“I shoot when something arouses my interest,” Al’audin Maherali of England, U.K
BY SULTAN JESSA
Montreal – Quebec: An Tanzania-born novice photographer never leaves home without a camera.
“I take photographs to record my day if I observe something that arouses my interest,” said Al’audin Maherali. “I do not attempt to get the perfect photograph nor do I have an ambition to seek perfection.”
Born in Arusha in northern Tanzania, Maherali, who turns 69 this December, insists he considers himself a novice photographer with no desire to impress anyone.
“I just like to capture life as it evolves around me to the best of my ability.
He stores his photographs on his computer for posterity.
Maherali, now retired, “Occasionally I used to post some photographs on my Facebook profile,” he said. “But, I don’t do that much these days as the photographs may really be of no or very little interest to my friends.”
Currently, Maherali has 15,000 street art and graffiti photographs in my collection.
“While street art was a passion, I am not restricted or defined by it. I try and take photographs of the other genre (architect, landscapes, wildlife, sports or whatever strikes my fancy.”
Maherali’s interest in photography started when he was just a kid.
His first camera was a Brownie Box Camera acquired when he was barely nine years old.
Maherali lost all his early photographs when his family left Tanzania.
At that time, he was already studying at university in the United Kingdom.
Maherali had many photos taken with famed actors when the movie Hatari (danger in Swahili) was shot around Arusha which were among his collection.
However, his interest in photography continued when his close friend Shamsh Jessa, an expert photographer, was studying in England and was responsible for kindling his interest in photography in Arusha.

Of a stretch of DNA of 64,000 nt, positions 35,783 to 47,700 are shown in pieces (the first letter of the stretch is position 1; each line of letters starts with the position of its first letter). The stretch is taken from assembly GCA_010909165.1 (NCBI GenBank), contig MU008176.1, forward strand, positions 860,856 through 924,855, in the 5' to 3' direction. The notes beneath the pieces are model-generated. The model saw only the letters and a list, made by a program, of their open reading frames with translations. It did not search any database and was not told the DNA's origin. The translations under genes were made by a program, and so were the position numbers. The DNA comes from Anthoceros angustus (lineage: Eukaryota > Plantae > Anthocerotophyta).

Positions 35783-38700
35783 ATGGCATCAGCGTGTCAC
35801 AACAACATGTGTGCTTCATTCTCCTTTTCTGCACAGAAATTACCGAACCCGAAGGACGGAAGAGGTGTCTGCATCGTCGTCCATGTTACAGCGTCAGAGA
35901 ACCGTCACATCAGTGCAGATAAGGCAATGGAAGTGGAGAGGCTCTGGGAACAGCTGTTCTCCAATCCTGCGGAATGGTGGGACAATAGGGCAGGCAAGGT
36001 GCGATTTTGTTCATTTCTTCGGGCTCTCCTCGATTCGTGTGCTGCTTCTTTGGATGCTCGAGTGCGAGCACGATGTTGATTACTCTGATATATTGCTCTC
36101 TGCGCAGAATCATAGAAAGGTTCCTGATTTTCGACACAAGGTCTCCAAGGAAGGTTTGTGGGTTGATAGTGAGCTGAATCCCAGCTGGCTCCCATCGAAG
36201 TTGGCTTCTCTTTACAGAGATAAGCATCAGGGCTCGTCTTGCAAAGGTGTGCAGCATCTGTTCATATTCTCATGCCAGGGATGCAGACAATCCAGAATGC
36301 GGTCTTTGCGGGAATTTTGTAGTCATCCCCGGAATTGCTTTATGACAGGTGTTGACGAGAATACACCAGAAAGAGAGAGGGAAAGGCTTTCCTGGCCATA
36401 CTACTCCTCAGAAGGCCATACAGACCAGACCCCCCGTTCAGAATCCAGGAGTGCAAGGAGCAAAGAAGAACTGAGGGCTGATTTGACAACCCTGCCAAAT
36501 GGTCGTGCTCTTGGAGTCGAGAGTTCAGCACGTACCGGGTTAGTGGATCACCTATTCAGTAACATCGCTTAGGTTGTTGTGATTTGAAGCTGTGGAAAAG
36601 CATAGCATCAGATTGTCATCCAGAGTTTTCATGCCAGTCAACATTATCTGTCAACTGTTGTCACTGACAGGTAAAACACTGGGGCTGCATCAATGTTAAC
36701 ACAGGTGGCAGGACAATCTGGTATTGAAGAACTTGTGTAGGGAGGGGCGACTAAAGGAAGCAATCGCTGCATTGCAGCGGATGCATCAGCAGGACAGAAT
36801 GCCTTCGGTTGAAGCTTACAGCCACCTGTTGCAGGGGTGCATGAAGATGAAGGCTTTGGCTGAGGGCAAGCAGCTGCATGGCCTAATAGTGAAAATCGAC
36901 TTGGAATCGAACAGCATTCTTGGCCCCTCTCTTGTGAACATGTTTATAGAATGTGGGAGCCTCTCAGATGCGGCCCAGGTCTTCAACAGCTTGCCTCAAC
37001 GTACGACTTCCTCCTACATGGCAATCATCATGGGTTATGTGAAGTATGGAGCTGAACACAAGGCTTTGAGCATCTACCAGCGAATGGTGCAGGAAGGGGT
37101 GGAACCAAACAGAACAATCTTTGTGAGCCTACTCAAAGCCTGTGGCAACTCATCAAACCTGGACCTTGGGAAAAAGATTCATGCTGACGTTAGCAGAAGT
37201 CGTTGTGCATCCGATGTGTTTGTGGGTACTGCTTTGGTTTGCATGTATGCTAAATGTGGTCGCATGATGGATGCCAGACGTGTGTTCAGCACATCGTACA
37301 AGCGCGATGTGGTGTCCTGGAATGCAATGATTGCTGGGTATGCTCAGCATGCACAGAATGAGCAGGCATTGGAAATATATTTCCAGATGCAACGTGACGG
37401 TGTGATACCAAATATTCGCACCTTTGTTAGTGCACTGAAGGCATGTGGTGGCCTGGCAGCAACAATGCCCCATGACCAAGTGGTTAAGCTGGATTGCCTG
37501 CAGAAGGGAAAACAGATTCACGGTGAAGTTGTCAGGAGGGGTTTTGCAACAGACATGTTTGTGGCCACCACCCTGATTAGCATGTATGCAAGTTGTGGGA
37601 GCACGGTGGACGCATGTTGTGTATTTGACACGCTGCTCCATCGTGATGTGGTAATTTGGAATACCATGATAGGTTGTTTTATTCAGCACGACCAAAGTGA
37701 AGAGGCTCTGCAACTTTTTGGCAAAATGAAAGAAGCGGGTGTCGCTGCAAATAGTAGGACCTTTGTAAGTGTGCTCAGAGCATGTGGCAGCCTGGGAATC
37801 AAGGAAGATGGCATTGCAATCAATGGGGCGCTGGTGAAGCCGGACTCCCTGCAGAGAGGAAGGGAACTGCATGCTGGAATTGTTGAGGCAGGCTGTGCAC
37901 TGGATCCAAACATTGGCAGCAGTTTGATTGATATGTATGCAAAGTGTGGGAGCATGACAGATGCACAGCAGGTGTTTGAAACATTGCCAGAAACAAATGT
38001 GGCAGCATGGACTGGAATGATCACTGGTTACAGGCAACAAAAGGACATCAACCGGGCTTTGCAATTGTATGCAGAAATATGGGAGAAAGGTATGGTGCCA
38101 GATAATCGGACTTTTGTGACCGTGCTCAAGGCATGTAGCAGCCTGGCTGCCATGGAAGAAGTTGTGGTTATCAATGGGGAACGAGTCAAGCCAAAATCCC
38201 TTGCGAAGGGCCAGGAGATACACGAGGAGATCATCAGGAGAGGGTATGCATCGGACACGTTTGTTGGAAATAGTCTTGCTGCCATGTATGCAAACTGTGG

Maherali took occasional photographs while attending university in the United Kingdom.
His interest was reignited when his good friend Ann-Marie Kerr bought him a Canon SLR in the late 1980s as a thank you for helping to set up her business.
Due to work and significant family commitment taking photographs was a sporadic activity.
Maherali bought his first point and shoot camera in the mid 1069s mainly to photograph his son son Javeed.
Hi wife’s name is Farah.
The advent of digital camera brought on an inexpensive way of shooting photographs.
It was also a fairly easy way to carry the camera in your pocket.
Maherali was also a dedicated sportsman and took every opportunity to shoot photos at significant sporting events like tennis and cricket, his favorite sports.
However, in 2011, serious illness reduced his mobility and he was encouraged by medical professionals to keep as active as possible.
Maherali started walking as a form of exercise.
At the time he rather fortuitously came across a section of street art in a fairly run down area of London and its incongruity aroused and led to his passion seeking and documenting the world of street art. In those days, most of the street art was undertaken illegally and therefore was often in areas which were hidden and hard to find and reach.
This “search” for hidden art led to long walks which was god for health walks which (which was often also good for well being.
Having started with a few steps a day to post surgery, Maherali now regularly walks about 10 kms a day with a camera at hand.
During his time chronicling the art of street, he made many friends the community artists and is currently a trustee of a voluntary organization dedicated to the use of art as a medium to enhance the lives of youngsters living in areas of significant deprivation.
During his trip to East Africa, he visited national parks and shot photographs of wildlife and people.
Click here to view fantastic collection of photos taken by Maherali over the years.